At the same time, 62 percent of those polled say that the country is headed down the wrong track when it comes to health care. On whether to repeal the Affordable Care Act, the poll is nearly split with 48 percent of respondents saying no and 47 percent saying yes.

Of the 47 percent who believe the law should be repealed, a majority — 59 percent — think that lawmakers should wait to vote on it "until the details of [a] replacement plan have been announced." Just 38 percent of the repeal group wants an immediate vote.

With regard to Medicare, 90 percent of the group polled wants to keep funding at similar levels or increase spending on the insurance plan for seniors, with just 8 percent in favor of decreasing spending. For Medicaid, the health program for low-income Americans, 84 percent favor stable or higher levels of funding, with 12 percent looking for a decrease.

Those polled were overwhelmingly covered by some form of health insurance, by a 85-15 percent margin. The largest subsection of respondents who receive coverage — 39 percent — do so through their employer, with a spouse's employer finishing in second at 11 percent.

Of those who purchase their own coverage — 8 percent of those surveyed — fewer than half, or three percent of the total, did so through healthcare.gov or a state marketplace.

The poll was conducted of 1,160 adults over the age of 18 and had a margin of error of 3 percent.

Copyright © 2017, ABC Radio. All rights reserved.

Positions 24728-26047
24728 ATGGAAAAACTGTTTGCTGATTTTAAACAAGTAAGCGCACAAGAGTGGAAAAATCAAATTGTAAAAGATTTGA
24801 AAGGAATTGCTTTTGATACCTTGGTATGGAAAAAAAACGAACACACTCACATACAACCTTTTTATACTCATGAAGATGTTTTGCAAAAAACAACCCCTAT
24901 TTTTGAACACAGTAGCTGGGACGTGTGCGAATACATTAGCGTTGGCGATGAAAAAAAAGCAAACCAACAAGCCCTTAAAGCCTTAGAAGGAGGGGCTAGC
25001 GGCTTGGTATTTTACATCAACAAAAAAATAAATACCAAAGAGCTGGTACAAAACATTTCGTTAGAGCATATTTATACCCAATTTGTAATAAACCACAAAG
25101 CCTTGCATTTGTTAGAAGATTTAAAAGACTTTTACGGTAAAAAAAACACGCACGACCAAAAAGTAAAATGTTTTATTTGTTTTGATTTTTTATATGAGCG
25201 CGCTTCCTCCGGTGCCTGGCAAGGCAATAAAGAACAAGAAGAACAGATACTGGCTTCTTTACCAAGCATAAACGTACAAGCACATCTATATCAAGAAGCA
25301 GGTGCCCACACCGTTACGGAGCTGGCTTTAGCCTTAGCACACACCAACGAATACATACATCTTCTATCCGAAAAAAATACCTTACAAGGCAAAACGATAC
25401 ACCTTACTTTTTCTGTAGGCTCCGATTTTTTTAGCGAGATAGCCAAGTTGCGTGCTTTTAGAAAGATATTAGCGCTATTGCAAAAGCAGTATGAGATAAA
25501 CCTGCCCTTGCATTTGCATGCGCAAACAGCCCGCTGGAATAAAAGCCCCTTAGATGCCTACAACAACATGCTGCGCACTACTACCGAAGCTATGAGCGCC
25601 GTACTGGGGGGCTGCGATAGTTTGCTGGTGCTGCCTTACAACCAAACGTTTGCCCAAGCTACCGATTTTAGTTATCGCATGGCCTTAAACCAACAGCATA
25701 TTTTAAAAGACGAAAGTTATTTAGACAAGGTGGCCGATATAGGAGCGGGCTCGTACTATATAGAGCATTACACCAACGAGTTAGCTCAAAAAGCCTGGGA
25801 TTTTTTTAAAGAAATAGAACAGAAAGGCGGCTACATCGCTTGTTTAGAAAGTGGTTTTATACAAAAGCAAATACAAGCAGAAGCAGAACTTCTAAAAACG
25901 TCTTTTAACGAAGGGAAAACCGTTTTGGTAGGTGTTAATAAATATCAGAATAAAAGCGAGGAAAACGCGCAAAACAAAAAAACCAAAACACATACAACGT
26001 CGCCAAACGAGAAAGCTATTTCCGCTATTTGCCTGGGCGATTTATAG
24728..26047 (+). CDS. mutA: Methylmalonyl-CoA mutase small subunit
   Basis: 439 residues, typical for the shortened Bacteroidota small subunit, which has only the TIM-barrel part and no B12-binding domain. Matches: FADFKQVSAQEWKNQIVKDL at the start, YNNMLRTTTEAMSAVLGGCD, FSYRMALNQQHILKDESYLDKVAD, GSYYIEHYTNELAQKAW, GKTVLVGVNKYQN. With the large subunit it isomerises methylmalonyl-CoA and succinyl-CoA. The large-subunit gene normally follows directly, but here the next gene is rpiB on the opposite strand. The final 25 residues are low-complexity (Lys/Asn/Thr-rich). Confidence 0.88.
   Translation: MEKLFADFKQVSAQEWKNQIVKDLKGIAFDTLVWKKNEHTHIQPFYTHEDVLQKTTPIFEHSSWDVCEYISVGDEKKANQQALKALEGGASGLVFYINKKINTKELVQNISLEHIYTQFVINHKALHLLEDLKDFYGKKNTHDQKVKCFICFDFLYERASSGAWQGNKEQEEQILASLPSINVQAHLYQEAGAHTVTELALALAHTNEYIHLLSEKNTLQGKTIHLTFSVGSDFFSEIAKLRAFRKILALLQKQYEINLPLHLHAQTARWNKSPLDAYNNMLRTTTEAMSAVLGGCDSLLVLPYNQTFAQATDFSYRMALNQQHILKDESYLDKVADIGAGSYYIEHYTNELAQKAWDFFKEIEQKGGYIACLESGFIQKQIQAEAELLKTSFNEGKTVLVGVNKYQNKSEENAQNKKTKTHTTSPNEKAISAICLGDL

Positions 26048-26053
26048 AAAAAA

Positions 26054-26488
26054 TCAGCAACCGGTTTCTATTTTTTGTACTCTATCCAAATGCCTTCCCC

0
comments



Subscribe To This Feed

Michael Kovac/Getty Images(WASHINGTON) — Supreme Court Justice Ruth Bader Ginsburg told a large crowd that had gathered to see her Thursday that the U.S. is not at its best right now because "we are not as mindful of what makes America great."

Ginsburg also said that "it makes a great difference” to have three women on the Supreme Court.

“We are one-third of the court. And we look like we are here to stay,” she said, noting that anyone who has observed her arguments knows that her colleagues Sonia Sotomayor and Elena Kagan “are not shrinking violets.”

Ginsburg was expanding on comments she made about the state of the country to a packed and enthusiastic auditorium at George Washington University in Washington, D.C., alongside the co-authors of her book, My Own Words during a Newseum event, which was moderated by NPR's Nina Totenberg.

She went on to say that what makes America great is “the right to speak one’s mind” and the “idea of our nation being receptive to all people, welcoming all people."

Her comments come at a time when the Trump administration has sparked anger over its policies on refugees and immigration enforcement.

"Yes, we've had times in U.S. history like the time of the 'America First' movement, when anyone who wasn’t born and bred in the USA was considered an outcast. But for the most part those are our ideals - the treasured First Amendment and the notion that in our nation we are many and yet we are one,” Ginsburg said.

In his inaugural speech, Trump promised to put “America first,” noting that "every decision on trade, on taxes, on immigration, on foreign affairs will be made to benefit American workers and American families."

Ginsburg said that despite the current climate she remains optimistic about the future of what she said will be a welcoming America, noting that she benefited from being the child of immigrants.

She also said that she has no second thoughts on her decision not to retire during the Obama administration in order to ensure a liberal justice could be appointed.